Togs is an informal term for either gender of swimwear.
The townhouse has a different meaning from the Australian, American, Asian, European understanding of typically terraced houses and UK city houses of nobility. In New Zealand, it means a small self-contained free-standing house with hardly or no backyard and usually with a shared driveway with neighbouring houses.
Wee meaning a short time, a little bit, small or little. It is copied from informal Scottish but is in common formal use throughout New Zealand. For example, ¨my coffee was a wee bit strong¨.
Whiteware are major kitchen appliances, white goods used in the UK.
Tucker or kai (Mäori) means food. For example ¨Grab some kai and we´re ready to go¨.
Shingle is gravel for when describing an unsealed road. For example ¨A shingle road¨.
Tar seal road is a chip seal road.
A metal road is a dirt road overlaid with gravel to keep the dust down and assist drainage, typically found in rural settings.
Pukerood or pakaru (Mäori) for busted, broken, wrecked.
Ranch slider term for a sliding door, usually of aluminum frame and containing glass panels. Ranchslider is a registered trademark of Fletcher Window & Door Systems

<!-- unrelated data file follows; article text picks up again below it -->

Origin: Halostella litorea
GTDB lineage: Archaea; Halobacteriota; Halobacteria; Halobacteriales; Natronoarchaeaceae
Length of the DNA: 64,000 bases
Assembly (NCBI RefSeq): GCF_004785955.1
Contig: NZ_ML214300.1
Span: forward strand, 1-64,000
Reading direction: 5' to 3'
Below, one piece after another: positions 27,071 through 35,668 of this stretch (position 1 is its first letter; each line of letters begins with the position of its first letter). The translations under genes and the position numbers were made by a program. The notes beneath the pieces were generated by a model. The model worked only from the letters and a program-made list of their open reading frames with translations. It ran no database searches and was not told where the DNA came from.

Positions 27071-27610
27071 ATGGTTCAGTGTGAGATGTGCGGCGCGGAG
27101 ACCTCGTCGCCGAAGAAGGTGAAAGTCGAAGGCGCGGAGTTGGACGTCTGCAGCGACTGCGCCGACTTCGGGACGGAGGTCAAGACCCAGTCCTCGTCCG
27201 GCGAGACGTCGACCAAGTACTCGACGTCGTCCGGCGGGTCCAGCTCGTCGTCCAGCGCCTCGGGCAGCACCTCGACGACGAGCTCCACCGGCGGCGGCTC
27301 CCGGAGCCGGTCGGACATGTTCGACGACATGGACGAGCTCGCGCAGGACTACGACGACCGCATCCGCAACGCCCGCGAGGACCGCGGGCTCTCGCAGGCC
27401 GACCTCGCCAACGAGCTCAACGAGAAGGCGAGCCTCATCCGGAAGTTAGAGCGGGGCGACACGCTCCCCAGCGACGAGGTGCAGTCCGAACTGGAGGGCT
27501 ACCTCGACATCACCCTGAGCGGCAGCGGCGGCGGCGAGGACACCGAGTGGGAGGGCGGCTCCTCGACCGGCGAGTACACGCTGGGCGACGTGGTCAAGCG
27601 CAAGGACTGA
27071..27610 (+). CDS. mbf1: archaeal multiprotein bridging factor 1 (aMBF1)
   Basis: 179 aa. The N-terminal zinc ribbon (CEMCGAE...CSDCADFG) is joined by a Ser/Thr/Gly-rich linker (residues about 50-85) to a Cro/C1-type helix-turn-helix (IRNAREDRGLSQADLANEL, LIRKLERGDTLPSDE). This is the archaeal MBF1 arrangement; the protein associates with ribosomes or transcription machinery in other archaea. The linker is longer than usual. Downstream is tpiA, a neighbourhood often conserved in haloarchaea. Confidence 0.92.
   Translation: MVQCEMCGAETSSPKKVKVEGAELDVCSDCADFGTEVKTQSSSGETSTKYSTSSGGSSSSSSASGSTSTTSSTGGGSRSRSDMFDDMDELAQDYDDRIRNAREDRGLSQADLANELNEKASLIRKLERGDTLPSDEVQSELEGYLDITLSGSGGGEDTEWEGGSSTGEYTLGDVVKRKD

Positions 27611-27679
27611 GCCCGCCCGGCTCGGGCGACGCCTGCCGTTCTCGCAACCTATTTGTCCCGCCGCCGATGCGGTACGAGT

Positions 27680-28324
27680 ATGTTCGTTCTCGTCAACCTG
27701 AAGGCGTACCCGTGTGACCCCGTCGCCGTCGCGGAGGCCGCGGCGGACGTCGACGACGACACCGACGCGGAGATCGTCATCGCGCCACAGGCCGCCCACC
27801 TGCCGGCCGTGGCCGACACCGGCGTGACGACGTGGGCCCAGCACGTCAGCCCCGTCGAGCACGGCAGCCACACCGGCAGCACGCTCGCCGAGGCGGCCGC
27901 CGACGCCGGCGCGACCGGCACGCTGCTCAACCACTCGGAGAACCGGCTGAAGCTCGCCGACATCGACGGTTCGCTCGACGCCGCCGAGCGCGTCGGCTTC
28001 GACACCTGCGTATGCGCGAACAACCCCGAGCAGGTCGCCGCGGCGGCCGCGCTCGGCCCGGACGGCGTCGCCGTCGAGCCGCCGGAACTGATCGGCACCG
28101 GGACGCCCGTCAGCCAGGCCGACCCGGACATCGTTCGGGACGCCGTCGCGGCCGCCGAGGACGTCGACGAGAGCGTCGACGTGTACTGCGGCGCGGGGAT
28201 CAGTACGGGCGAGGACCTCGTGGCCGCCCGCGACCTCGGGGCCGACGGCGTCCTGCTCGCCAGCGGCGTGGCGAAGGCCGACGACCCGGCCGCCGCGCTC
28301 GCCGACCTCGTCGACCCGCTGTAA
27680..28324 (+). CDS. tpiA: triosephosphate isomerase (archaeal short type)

Shot meaning thank you, to express joy, give praise, well done! For example, ¨Good shot, bro¨.
Choice! A one-word rejoinder expressing satisfaction
Stoked meaning very pleased, delighted. For example: ¨I´m stoked¨.
Wahine (Mäori) for woman, wife
Whanau (Mäori) for family
Puku (Mäori) for stomach, belly
Cattle stop meaning cattle grid, a device that prevents cattle from straying on country roads.
Judder bar meaning speed bump, a raised section of road used to deter excessive speed.
Twink is a common generic term used for Wite-Out, Correction fluid.
Cheers usually used at the end of a letter or email, meaning thank you, regards, or as a toast when toasting a beverage in celebration of an event or person.
Shift meaning move, moving. For example: ¨I´m shifting tomorrow¨, ¨Hurry up and shift your gear¨.